IPsec VPN - RouterOS and FreeBSD

FreeBSD suggests using Racoon as the IKE daemon, and I buy that recommendation since RouterOS also uses racoon internally (hint: look at the ipsec,debug)

But this "simple"-tunnel method of RouterOS it a bit tricky to replicate on a default racoon setup. In this example I will use a IP-in-IP tunnel (also called ipencap) and has IP Protocol 4 (IP/4), but using a GRE (IP/47) should also be fine.

  • Route-based tunnel - not Proxy/Policy-based
  • Using IP-in-IP tunnel type ("ipencap" / IP Protocol 4)
  • Site A tunnel endpoint - 192.168.254.1/32
  • Site A local network - 192.168.1.0/24
  • Site B tunnel endpoint - 192.168.254.2/32
  • Site B local network - 192.168.2.0/24

SITE_A_IP and SITE_B_IP is the corresponding public IP-addresses. This howto doesn't cover any required firewall openings.

This is what I found out and works.

Site A - RouterOS

1. Setup tunnel interface on RouterOS, and setup a linknet

/interface ipip
add name=tun1 ipsec-secret=XXXXXXXXXX local-address=SITE_A_IP remote-address=SITE_B_IP
/ip address
add address=192.168.254.1/30 interface=tun1
/ip route
add dst-address=192.168.2.0/24 gateway=192.168.254.2

You're done on RouterOS.

Site B - FreeBSD

1. Setup tunnel interface and services on your FreeBSD (or similar system)

/etc/rc.conf:

cloned_interfaces="gif0"
ifconfig_gif0="inet 192.168.254.2 192.168.254.1 netmask 255.255.255.255 tunnel SITE_B_IP SITE_A_IP"
racoon_enable="YES"
ipsec_enable="YES"
ipsec_file="/usr/local/etc/racoon/setkey.conf"

gateway_enable="YES"
static_routes="net1"
route_net1="-net 192.168.1.0/24 192.168.250.1"

2. Configuration for racoon. Please note the "address SITE_B_IP 4 address SITE_A_IP 4" where the 4 is for ipencap (IP/4) tunnel packets.

/usr/local/etc/racoon/racoon.conf:

path pre_shared_key "/usr/local/etc/racoon/psk.txt";
log notify;

listen {
    isakmp          SITE_B_IP [500];
}

remote SITE_A_IP [500] {
    exchange_mode       main;
    proposal_check      obey;

    # phase 1
    proposal {
        encryption_algorithm    aes 128;
        hash_algorithm          sha1;
        authentication_method   pre_shared_key;
        lifetime time           3600 secs;
        dh_group                2;
    }
}

# phase 2
sainfo (address SITE_B_IP 4 address SITE_A_IP 4) {
    pfs_group                       2;
    lifetime                        time 3600 sec;
    encryption_algorithm            aes 128;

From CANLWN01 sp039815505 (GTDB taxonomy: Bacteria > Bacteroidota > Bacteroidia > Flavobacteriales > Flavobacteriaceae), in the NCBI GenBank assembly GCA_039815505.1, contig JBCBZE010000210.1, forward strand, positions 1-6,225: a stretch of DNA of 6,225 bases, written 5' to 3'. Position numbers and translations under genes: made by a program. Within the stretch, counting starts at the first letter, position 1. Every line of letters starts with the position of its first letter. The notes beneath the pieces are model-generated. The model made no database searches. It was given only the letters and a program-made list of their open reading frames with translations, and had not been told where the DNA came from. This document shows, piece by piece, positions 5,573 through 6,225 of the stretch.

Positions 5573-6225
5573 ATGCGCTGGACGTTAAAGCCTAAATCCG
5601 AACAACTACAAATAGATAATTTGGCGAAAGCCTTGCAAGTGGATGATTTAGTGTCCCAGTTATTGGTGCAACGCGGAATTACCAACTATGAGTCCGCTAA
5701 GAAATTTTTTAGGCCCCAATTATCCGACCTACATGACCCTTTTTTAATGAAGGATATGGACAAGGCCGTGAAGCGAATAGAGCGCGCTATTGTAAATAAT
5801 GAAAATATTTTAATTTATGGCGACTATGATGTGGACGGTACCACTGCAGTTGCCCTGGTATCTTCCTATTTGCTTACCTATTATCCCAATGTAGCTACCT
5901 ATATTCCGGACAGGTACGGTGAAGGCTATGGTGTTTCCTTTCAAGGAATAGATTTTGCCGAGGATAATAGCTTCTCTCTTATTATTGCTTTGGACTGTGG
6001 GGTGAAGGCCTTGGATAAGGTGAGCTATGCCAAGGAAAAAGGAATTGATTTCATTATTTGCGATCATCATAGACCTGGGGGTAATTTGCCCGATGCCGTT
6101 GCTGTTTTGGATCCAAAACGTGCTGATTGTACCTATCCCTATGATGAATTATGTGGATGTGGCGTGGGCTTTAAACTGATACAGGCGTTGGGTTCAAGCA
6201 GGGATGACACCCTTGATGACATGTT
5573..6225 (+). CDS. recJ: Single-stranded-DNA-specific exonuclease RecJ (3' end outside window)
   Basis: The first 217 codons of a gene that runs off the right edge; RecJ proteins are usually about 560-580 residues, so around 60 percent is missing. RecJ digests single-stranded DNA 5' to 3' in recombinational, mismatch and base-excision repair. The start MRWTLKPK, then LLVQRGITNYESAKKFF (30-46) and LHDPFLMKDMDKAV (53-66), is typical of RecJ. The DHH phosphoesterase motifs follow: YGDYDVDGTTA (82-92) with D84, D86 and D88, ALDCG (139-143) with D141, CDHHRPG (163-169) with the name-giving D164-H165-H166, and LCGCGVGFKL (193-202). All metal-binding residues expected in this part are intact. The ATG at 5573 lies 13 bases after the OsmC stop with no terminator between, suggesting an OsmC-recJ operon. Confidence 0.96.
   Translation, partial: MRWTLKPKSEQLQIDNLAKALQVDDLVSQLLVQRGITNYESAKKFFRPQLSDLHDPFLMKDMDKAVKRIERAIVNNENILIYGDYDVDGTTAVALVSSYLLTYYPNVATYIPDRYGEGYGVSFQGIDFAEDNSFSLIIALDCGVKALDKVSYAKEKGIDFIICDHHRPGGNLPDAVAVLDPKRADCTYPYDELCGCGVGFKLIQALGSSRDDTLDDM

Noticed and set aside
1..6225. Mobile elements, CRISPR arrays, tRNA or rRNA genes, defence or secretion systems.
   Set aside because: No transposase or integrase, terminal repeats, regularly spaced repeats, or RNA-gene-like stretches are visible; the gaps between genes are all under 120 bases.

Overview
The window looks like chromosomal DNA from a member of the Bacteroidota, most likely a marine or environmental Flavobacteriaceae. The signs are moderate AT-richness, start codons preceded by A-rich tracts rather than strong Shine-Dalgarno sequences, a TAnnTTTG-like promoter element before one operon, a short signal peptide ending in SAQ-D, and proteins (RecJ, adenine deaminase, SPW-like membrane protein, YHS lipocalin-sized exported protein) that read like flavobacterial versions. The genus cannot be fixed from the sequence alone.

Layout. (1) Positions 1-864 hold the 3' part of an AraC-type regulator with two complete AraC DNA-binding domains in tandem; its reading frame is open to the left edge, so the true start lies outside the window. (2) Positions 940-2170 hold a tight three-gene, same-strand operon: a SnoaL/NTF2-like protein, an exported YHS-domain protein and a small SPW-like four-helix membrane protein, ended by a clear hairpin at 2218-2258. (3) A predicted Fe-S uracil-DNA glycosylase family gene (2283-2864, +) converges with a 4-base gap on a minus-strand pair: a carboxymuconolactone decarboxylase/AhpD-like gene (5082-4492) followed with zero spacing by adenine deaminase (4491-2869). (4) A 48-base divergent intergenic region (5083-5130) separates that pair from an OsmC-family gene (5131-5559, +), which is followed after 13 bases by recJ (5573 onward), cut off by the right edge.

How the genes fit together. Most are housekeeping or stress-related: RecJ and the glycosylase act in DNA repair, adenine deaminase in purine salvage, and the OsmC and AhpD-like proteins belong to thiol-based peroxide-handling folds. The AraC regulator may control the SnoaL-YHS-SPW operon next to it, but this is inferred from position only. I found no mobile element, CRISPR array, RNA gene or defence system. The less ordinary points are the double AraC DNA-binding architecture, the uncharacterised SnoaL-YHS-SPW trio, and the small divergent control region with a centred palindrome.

authentication_algorithm        hmac_sha256, hmac_sha1;
    compression_algorithm           deflate;
}

3. This one is tricky, the IPsec kernel policy configuration. This tells the kernel IP-stack - that traffic from SITE_B_IP to (out) SITE_A_IP that is of type ipencap (IP/4) shall be of encrypted with IPsec transport type ESP. The next line is for the opposite direction.

/usr/local/etc/racoon/setkey.conf:

flush;
spdflush;
spdadd SITE_B_IP SITE_A_IP ipencap -P out ipsec esp/transport/SITE_B_IP-SITE_A_IP/require;
spdadd SITE_A_IP SITE_B_IP ipencap -P in ipsec esp/transport/SITE_A_IP-SITE_B_IP/require;

4. And of course the shared secret.

/usr/local/etc/racoon/psk.txt:

SITE_A_IP    XXXXXXXX

Then of course restart services or do a full reboot.

I prefer route-based tunnels since they work almost like a physical link, and you can use traceroute and standard tools. Your routes decide whats reachable. Policy based tunnels are a bit magic and bypasses standard routing, and I find them hard to troubleshoot.

The theory of operation here is that the tunnel itself gets encrypted, not the specific packets going trough it.

  1. Packet arrives at Site A router. Router makes route lookup and the decision to forward packet to tunnel inteface.
  2. Tunnel encapsulates packet.
  3. Packet then matches Source, Destination and Protocol number defined in IPsec kernel policy (setkey.conf), witch applies the transport encryption.
  4. Encrypted payload leaves router

ifconfig gif0 should display:

gif0: flags=8051<UP,POINTOPOINT,RUNNING,MULTICAST> metric 0 mtu 1280
    options=80000<LINKSTATE>
    tunnel inet SITE_B_IP --> SITE_A_IP
    inet 192.168.254.2 --> 192.168.254.1  netmask 0xffffffff 
    inet6 fe80::a3d9:9ef1:721c:a309%gif0 prefixlen 64 scopeid 0x4 
    nd6 options=21<PERFORMNUD,AUTO_LINKLOCAL>
    groups: gif

A tcpdump should show the something like:

19:04:14.700751 IP SITE_A_IP > SITE_B_IP: ESP(spi=0x06b57eb9,seq=0x12), length 136
19:04:15.706837 IP SITE_B_IP > SITE_A_IP: ESP(spi=0x02a7da91,seq=0x10), length 136